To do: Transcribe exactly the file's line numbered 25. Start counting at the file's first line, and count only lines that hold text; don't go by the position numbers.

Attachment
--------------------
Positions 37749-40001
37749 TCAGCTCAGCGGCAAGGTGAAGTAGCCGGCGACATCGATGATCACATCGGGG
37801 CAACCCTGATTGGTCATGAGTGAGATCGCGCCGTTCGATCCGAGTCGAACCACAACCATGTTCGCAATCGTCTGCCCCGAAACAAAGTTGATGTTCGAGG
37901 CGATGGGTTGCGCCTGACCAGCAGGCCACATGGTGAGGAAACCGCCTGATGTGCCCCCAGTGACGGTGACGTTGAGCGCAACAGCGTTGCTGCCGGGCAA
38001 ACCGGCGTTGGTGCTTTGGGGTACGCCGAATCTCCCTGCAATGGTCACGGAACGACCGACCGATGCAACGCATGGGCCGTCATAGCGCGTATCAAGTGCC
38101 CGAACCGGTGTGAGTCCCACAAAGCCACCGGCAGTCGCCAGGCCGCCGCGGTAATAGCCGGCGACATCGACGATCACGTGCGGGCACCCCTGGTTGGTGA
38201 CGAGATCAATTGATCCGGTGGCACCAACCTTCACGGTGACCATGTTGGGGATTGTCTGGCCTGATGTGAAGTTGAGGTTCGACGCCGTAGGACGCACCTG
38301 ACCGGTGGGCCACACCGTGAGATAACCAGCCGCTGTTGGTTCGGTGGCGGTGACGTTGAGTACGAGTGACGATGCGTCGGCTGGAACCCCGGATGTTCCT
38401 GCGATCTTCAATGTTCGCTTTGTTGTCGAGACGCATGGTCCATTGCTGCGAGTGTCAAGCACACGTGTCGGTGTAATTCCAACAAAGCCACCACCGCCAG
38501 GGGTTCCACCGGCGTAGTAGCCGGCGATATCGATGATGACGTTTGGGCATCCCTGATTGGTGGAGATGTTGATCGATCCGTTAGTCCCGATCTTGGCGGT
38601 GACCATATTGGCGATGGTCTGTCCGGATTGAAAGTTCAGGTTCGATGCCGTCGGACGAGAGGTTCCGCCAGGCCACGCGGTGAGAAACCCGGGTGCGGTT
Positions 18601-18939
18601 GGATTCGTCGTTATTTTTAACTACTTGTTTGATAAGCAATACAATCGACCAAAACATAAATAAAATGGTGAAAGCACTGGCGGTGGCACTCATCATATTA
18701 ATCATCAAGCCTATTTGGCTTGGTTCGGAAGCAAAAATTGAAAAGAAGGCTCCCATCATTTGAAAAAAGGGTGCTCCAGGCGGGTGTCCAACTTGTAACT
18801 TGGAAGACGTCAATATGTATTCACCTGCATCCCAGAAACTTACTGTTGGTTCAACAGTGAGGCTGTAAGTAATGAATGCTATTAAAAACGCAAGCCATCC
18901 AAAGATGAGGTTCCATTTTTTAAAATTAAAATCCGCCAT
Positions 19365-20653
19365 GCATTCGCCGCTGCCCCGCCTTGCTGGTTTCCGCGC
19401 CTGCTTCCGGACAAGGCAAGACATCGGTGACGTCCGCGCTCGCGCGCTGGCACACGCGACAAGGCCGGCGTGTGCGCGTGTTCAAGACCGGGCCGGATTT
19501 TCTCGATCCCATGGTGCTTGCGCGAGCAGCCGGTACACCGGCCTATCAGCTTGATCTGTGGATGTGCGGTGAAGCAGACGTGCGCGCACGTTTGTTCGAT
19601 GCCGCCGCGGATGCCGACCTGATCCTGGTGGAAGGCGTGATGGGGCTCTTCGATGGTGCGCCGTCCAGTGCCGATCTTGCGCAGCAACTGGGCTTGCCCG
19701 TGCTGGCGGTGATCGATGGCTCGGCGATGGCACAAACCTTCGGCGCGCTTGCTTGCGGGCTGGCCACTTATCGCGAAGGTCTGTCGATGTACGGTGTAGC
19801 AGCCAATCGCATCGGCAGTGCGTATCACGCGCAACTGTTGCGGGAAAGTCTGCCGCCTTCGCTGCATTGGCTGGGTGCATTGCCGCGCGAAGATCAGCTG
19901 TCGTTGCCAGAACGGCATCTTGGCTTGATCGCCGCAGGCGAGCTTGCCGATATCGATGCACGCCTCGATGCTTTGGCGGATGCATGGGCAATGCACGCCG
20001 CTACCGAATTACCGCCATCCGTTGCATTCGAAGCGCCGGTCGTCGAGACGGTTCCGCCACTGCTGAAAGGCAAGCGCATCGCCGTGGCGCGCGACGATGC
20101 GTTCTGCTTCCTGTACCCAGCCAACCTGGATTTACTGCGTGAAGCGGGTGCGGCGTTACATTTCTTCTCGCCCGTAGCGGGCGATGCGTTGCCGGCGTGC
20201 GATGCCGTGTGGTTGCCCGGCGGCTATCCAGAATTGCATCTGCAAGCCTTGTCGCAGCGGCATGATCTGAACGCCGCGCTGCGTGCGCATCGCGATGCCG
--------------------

20001 CTACCGAATTACCGCCATCCGTTGCATTCGAAGCGCCGGTCGTCGAGACGGTTCCGCCACTGCTGAAAGGCAAGCGCATCGCCGTGGCGCGCGACGATGC